Let’s take a closer look at the spine. The joints in the spine are not ball and socket like your knee or shoulder they are vertebral bones and flat discs and therefore do not have pivoting motion. The disc itself has a jelly like center that is mostly water called the nucleus pulposus. This is surrounded by the annulus fibrosus, a ring of strong fibrous cartilage that keeps the disc’s integrity. When a crunch is performed the anterior portion of the disc is compressed most. Since the center is mostly fluid it displaces posteriorly placing greater pressure on the posterior portion of the disc. This also leads to a drying out of the disc as fluid is forced out and the disc loses height further narrowing open spaces. Over time this uneven force can result in a tear in the annulus. If the offending force is continued part of the pulposus will protrude through, this is known as a bulge or herniation.
Let’s use the watermelon seed example. Take a watermelon seed out of the melon. While still moist place it between your thumbs. Pump your thumbs back and forth as if mimicking a body flexing. As you do this it gets harder to keep the seed in place and it will slip to one side or even spit out entirely. The compression from flexion exercises has a similar effect on your nucleus pulposus.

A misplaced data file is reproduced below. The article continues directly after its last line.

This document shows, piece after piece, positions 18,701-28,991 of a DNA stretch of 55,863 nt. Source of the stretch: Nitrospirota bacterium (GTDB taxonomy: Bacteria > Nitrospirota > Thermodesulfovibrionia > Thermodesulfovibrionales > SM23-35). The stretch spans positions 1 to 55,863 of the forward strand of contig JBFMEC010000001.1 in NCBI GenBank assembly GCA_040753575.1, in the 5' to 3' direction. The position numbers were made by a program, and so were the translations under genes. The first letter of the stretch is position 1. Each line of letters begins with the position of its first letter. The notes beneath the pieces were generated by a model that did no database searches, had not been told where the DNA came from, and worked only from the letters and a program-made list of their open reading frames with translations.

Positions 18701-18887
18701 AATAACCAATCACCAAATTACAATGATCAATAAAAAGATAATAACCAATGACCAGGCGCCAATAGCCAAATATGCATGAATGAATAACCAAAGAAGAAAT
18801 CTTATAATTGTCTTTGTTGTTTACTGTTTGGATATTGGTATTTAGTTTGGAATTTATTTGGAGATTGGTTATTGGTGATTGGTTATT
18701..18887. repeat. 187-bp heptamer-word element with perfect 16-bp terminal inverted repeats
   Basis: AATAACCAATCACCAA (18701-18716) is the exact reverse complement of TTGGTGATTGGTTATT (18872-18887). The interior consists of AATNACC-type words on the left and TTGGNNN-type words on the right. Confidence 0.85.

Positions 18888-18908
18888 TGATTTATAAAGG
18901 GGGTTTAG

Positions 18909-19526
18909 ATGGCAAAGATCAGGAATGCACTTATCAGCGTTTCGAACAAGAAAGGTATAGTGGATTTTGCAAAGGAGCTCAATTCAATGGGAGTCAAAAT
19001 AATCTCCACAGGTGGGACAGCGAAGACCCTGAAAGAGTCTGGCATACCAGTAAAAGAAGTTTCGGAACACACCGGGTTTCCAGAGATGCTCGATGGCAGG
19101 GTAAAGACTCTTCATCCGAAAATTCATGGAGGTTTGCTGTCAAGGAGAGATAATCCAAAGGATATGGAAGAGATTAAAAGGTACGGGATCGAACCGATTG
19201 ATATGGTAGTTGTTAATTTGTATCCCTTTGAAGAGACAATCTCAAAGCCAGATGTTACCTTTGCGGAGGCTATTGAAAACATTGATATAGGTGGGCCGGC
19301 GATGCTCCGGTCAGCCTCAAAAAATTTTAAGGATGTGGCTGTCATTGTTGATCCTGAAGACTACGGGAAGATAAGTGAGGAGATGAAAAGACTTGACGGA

If you have a disc herniation, depending on location and severity, you will experience localized pain and radiating pain that can be debilitating if it is impinging on a nerve root. Even if the pain resolves if the disc stress isn’t relieved arthritic changes will eventually occur.
Functional Core Training
Now that we know what not to do let’s talk about how to train your core. Since your cores primary function is to resist extension, rotation and lateral flexion then using movements that cause these stresses while you resist are ideal. In a standard plank you hold yourself up on your forearms and balls of feet while keeping your body straight. The stress you feel would force you into extension if you allowed it to. So, holding the plank would strengthen the anti-extension muscles. There are many variations of planks that can be found on YouTube. Side planks do the same for lateral flexion. Another series of exercises referred to as Dead bugs (because of your body position) works your core with anti-extension, anti-rotation and anti-lateral flexion movements. All these exercises are designed to strengthen your core while protecting your spine.
Following these new principles will give you better core support, make you stronger all over and with a healthy diet give you that sexy mid-section you always wanted.
ncbi.nhm.nih.gov – Intervertebral Disc Herniation: Studies on a Porcine Model
ncbi.nhm.nih.gov – Extent of Nucleus Pulposus Migration
Men’s Health.com – Why Crunches and Sit-ups Are Bad for Your Back
Strengthcoachblog.com – Is Doing Abs a Waste of Time
Uwaterloo.ca/applied-health-sciences – He’s Got Our Backs